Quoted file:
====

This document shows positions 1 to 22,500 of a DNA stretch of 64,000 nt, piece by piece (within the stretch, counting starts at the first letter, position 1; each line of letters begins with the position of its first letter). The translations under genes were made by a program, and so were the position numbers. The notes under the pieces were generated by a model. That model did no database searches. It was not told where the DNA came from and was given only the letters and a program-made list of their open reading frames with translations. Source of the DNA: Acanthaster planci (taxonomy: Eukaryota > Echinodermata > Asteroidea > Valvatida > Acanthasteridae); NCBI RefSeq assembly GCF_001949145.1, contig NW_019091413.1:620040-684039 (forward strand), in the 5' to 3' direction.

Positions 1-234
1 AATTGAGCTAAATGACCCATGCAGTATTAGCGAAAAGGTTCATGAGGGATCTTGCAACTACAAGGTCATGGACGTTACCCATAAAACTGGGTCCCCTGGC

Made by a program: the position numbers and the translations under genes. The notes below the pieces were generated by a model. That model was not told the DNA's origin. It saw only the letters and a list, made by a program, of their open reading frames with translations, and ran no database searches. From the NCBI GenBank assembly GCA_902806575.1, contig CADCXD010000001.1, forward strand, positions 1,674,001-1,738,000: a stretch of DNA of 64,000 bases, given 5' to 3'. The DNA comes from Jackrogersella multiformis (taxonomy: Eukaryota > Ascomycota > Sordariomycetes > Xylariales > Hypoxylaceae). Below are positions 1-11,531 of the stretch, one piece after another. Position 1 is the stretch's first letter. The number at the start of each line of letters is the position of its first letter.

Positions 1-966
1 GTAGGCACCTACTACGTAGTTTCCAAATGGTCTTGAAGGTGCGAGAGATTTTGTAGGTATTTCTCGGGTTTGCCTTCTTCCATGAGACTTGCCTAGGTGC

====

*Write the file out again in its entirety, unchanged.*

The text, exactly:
This document shows positions 1 to 22,500 of a DNA stretch of 64,000 nt, piece by piece (within the stretch, counting starts at the first letter, position 1; each line of letters begins with the position of its first letter). The translations under genes were made by a program, and so were the position numbers. The notes under the pieces were generated by a model. That model did no database searches. It was not told where the DNA came from and was given only the letters and a program-made list of their open reading frames with translations. Source of the DNA: Acanthaster planci (taxonomy: Eukaryota > Echinodermata > Asteroidea > Valvatida > Acanthasteridae); NCBI RefSeq assembly GCF_001949145.1, contig NW_019091413.1:620040-684039 (forward strand), in the 5' to 3' direction.

Positions 1-234
1 AATTGAGCTAAATGACCCATGCAGTATTAGCGAAAAGGTTCATGAGGGATCTTGCAACTACAAGGTCATGGACGTTACCCATAAAACTGGGTCCCCTGGC

Made by a program: the position numbers and the translations under genes. The notes below the pieces were generated by a model. That model was not told the DNA's origin. It saw only the letters and a list, made by a program, of their open reading frames with translations, and ran no database searches. From the NCBI GenBank assembly GCA_902806575.1, contig CADCXD010000001.1, forward strand, positions 1,674,001-1,738,000: a stretch of DNA of 64,000 bases, given 5' to 3'. The DNA comes from Jackrogersella multiformis (taxonomy: Eukaryota > Ascomycota > Sordariomycetes > Xylariales > Hypoxylaceae). Below are positions 1-11,531 of the stretch, one piece after another. Position 1 is the stretch's first letter. The number at the start of each line of letters is the position of its first letter.

Positions 1-966
1 GTAGGCACCTACTACGTAGTTTCCAAATGGTCTTGAAGGTGCGAGAGATTTTGTAGGTATTTCTCGGGTTTGCCTTCTTCCATGAGACTTGCCTAGGTGC